When an oil production platform caught fire in the Gulf of Mexico near the Louisiana coast last week, a collective gasp would have been appropriate – from the residents of coastal Louisiana, who are no strangers to offshore oil rig disasters, from the fossil fuel industry, which is priming itself for a golden age under the incoming Trump Administration, and from the American public, whose oil reliance remains unchecked despite increasing awareness of both the massive downside of fossil fuel use and the increasing availability of clean, renewable energy sources.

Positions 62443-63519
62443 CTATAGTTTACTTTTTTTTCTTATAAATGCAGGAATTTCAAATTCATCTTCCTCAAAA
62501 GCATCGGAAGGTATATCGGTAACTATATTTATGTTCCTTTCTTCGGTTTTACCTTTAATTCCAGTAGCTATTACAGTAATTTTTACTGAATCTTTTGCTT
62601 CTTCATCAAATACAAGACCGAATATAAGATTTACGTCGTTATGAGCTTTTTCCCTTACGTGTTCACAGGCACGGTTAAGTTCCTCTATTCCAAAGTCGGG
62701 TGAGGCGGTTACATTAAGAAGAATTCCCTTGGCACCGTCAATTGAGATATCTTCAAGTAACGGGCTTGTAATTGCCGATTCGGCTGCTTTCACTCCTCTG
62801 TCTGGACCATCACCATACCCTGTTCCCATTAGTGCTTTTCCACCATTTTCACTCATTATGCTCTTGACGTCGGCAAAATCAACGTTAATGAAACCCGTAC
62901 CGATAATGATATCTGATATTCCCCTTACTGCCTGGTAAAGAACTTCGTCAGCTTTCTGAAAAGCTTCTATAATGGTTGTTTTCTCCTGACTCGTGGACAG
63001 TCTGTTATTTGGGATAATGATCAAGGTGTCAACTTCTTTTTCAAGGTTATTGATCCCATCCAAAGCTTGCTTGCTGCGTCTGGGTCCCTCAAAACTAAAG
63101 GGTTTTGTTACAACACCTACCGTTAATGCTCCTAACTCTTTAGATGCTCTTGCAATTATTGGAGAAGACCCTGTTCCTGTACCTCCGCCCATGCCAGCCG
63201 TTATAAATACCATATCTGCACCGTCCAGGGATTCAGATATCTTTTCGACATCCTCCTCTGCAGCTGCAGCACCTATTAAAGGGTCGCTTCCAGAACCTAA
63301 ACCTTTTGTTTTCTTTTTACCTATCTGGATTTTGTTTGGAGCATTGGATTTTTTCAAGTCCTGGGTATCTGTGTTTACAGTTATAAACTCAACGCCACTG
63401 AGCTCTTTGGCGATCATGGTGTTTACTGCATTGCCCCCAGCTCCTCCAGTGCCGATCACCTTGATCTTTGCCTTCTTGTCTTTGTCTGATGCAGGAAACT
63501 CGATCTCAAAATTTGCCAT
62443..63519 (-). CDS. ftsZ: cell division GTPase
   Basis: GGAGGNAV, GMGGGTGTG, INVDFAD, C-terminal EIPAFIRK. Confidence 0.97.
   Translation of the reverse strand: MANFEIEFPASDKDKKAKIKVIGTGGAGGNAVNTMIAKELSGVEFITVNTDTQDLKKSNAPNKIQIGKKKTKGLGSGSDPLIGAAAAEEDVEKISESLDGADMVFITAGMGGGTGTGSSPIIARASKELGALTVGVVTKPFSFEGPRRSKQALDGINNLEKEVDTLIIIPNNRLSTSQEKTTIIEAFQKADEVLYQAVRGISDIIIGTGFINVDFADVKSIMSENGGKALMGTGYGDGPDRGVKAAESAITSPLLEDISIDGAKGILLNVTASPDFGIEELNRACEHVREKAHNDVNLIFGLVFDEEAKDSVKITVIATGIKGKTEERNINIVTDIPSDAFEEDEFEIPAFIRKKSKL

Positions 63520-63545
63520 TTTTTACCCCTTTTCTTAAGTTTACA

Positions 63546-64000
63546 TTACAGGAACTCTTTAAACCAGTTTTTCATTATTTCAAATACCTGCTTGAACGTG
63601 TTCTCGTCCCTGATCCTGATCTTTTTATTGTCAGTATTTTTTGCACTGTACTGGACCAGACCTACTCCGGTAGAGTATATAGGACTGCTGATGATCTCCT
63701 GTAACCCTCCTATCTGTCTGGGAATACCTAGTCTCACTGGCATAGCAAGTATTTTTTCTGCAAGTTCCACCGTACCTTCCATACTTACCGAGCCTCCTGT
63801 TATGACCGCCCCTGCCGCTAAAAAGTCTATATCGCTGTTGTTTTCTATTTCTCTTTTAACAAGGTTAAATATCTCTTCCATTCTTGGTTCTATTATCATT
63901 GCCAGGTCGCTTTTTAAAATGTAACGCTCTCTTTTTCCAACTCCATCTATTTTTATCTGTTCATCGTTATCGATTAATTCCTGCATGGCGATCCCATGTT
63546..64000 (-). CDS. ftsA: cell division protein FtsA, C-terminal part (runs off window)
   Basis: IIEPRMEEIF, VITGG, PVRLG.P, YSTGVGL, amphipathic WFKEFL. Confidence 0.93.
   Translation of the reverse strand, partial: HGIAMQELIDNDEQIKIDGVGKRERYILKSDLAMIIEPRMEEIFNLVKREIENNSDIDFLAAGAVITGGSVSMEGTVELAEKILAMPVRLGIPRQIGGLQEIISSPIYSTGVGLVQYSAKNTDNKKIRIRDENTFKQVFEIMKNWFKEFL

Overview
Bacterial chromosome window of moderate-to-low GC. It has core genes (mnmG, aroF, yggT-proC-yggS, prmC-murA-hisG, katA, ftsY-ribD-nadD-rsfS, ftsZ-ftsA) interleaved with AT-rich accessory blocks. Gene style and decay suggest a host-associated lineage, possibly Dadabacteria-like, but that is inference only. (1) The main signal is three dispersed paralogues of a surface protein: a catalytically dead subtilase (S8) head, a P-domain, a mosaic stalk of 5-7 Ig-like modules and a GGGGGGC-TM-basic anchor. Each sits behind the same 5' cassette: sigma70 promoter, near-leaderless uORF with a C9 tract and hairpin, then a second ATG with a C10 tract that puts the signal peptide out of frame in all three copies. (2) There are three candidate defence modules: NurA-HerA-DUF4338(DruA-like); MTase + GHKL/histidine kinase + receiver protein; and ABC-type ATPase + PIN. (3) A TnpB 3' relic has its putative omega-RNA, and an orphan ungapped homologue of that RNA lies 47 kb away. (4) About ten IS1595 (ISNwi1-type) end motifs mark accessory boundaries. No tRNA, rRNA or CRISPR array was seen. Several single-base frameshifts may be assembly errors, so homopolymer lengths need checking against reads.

If anyone was holding his or her breath, he or she soon exhaled. The rig fire was extinguished, no lives lost, no oil reported spilled. The people of the Gulf Coast, the oil industry, and the environment dodged a bullet, because the woefully inadequate, even counterproductive cleanup measures that were in place during the 2010 Deepwater Horizon disaster have not been improved since that catastrophe killed eleven rig workers and ravaged human health and the environment throughout the region.
As GAP’s ongoing investigation into the Gulf Disaster has exposed, the damage from that disaster, incidentally, has still not been fully remediated; the effects are being felt nearly seven years after the incident. Worse still, the industry continues to argue that significant changes are not necessary.